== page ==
I’m with Dennis Prager on this one: the “God particle” does not negate the possibility that there is a God

A lot of people have been crowing that the “God particle” proves that there is no God, because it explains the “something from nothing” aspect of the Big Bang.  These people forget one thing:  Where did the so-called God particle originate?

Dennis Prager is more erudite than I am, so he makes a more sophisticated fallacy-spotting argument:

But scientific discovery and meaning are not necessarily related. As one of the leading physicists of our time, Steven Weinberg, has written, “The more the universe seems comprehensible, the more it also seems pointless.”

And pointlessness is the point. The discovery of the Higgs boson brings us no closer to understanding why there is a universe, not to mention whether life has meaning. In fact, no scientific discovery ever made will ever explain why there is existence. Nor will it render good and evil anything more than subjective opinion, or explain why human beings have consciousness or anything else that truly matters.

The only thing that can explain existence and answer these other questions is God or some other similar metaphysical belief. This angers those scientists and others who are emotionally as well as intellectually committed to atheism. But many honest atheists recognize that a godless world means a meaningless one, and they admit that science can explain only what, not why.


Not only is science incapable of discovering why there is existence; scientists also confront the equally frustrating fact that the more they discover about the universe, the more they realize they do not know.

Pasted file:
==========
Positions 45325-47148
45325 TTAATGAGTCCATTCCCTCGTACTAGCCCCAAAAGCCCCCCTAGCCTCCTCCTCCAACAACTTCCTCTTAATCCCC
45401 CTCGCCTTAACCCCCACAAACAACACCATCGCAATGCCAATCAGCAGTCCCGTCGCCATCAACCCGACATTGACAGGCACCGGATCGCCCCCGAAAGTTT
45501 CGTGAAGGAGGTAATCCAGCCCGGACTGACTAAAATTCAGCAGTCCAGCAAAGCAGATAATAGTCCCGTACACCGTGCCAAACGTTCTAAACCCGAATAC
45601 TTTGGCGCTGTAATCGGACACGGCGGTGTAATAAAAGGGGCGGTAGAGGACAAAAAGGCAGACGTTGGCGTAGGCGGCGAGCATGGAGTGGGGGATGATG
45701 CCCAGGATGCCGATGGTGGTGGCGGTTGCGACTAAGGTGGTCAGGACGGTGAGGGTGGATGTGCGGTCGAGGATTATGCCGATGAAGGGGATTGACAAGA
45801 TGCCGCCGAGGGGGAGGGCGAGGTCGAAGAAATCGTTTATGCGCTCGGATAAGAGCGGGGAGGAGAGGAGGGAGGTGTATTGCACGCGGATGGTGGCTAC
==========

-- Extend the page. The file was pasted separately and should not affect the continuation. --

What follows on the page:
I continue to be agnostic on the subject of God:  Believers haven’t proven to me that God exists but the non-believers certainly haven’t proven to me that God doesn’t exist.  Moreover, the one argument that believers make, and that Prager reiterates here, is that a belief in God gives meaning to life.  That means that whether proven or unproven, God is a very important concept in elevating us above the cow that chews cud in the field or the ant that scurries back and forth.

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  • http://leftcoastconservative.blogspot.com leftcoastconservative

    The old debate: faith versus reason!  And it is usually assumed that the two are mutually exclusive, but I guess that stands to reason given that modern science had to distance itself from theology to break the stranglehold that religious dogma had on freedom of thought.

    I see no such requirement because in my view God is about faith, not proof.  If I believe that God is, then my faith sustains me in believing that God created all things, even the Higgs boson, and ordered everything in the universe to His liking.  By the study of the universe we are simply learning ever more about the great and subtle beauty of God’s creation.